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How air pollution will affect Covid-19?

During the coronavirus lockdown phase between March to July with suspended transportation and industrial work, the air
and its quality has highly improved. The skies over its polluted cities rapidly turned a bright blue and the air
unusually clean and fresh. But as always the winter months have started covering the country in its pollution's grip. Since last week it’s a relief that the daily case count has significantly dropped still the fact of the matter is that we can’t let our guard down. While winter is fast
approaching, pollution levels are rising. According to WHO, almost 7 million deaths are caused worldwide due to air pollution. But this year the number is going to reach its great zenith with the existing pandemic crisis. Various experts and researchers have found a link between
pandemic and air pollution's mortality rate which is quite astonishing.

Studies and Researches

Director Gen of ICMR, Dr. Balram Bhargava stated that “Long term exposure to the air pollutants can be lethal while the short term one can increase the risk of acute lung infection.” His statement was backed up by the studies of various organizations.
Harvard University, US believes that chronic exposure to PM 2.5 may cause lungs to malfunction, the organ which the virus uses to enter host cells. Also, its prolonged exposure may impair the immune system of an individual.

Another study based on Covid -19 data of the U.S showed that just by an increase of one microgram per cubic meter could results in death's risks due to pandemic by 11%. Another study showed that areas having more pollution with people suffering from the more respiratory disease are more prone to such outcomes. It’s believed that around 15% of the deaths worldwide from Covid -19 could be attributed to long term exposure to air pollution.

How dangerous is PM 2.5?

After inhaling the polluted air which mainly has 2.5 PM air pollutant, this particle enter from the lungs to the blood vessels causing inflammation, damaging the interior lining of arteries. The same disorders are caused by Coronavirus causing similar damage to blood vessels. So its quite obvious that both exposure to air pollution and infection would be more vulnerable to health risks.

The current scenario

Talking about the scenario in India, Doctors and epidemiologists have long warned that toxic air will only hamper India's fight against the virus. India now has the world's second-highest caseload and the third-highest death toll from the virus but experts say worsening AQI(Air quality index) will result in more tolls. India's 13 cities feature on a list of ‘World's 20 most Polluted Cities' of the world. So the problem for India is going to get worse. More than a million Indians die every year because of air pollution.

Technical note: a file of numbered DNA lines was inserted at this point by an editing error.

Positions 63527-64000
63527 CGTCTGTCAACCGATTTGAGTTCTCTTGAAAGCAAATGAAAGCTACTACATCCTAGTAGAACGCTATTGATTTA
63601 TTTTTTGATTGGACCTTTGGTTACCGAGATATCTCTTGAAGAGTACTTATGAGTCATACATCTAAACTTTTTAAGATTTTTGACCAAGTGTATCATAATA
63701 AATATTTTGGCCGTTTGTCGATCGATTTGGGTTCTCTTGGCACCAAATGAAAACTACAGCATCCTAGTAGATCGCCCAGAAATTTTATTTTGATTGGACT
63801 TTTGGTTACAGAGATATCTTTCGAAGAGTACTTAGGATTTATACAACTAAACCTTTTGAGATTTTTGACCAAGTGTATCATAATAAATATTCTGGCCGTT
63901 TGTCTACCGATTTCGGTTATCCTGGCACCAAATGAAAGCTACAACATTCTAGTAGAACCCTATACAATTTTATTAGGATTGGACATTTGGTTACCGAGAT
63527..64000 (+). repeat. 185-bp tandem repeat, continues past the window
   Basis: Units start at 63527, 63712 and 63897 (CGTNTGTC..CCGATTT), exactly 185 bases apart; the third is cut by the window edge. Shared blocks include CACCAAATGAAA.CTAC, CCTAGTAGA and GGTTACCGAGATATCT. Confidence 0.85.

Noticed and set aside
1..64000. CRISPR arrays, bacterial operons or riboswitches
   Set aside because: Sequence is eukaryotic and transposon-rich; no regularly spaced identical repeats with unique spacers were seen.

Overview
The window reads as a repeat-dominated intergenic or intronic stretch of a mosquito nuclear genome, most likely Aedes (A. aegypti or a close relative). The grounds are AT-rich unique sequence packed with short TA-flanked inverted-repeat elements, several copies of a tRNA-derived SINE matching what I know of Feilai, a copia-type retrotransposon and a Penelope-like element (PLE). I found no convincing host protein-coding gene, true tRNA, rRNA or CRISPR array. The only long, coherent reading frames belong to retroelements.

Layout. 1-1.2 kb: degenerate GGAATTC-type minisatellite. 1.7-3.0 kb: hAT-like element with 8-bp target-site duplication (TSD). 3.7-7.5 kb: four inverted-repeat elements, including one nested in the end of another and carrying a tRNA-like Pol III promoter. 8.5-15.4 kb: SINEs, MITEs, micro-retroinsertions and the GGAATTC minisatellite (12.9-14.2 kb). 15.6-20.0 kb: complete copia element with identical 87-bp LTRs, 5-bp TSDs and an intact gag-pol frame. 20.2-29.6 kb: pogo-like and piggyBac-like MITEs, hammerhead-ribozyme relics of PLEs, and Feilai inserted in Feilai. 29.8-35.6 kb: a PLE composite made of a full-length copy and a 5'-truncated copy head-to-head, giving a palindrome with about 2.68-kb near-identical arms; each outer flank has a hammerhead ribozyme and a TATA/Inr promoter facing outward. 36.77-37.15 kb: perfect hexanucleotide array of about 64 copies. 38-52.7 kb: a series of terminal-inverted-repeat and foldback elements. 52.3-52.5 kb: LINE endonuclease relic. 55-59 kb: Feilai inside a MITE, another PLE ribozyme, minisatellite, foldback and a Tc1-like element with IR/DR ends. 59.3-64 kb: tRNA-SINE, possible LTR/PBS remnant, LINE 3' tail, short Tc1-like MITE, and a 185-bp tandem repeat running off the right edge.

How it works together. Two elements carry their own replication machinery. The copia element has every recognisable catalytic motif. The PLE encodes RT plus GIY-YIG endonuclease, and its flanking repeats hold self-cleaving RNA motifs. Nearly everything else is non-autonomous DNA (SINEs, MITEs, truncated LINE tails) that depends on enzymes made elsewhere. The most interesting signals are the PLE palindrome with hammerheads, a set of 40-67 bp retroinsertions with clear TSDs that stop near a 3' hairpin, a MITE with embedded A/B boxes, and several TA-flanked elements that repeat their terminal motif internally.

Last winter air pollution reached more than 20 times the WHO's safe limit. Delhi's air is likely to worsen in the next few months most probably after the Diwali celebration in the country. The air here is especially bad in winters (November to February) when several factors – farmers burning crop stubble to clear the fields, vehicular and industrial pollution, festive fireworks and low wind speed – contribute to what doctors say is a & quot; deadly cocktail of poisonous gases & quot;

Measures to tackle the problem

Now when we know the adversities due to this deadly combination; what we require are preventive measures. Of course, every individual can’t develop a vaccine against the virus we have to wait for it. But we can go for simple baby steps on an individual level to at least control its drastic effects.

1.Basic guidelines for protection from COVID-19 like regularly
washing hands, maintaining physical distancing, and wearing a
mask at all times should be executed every time.

2. Instead of just wearing a ‘mask’, ' good quality masks
with proper nose covering ' should be considered as 85% to
90% transmission is through the air.


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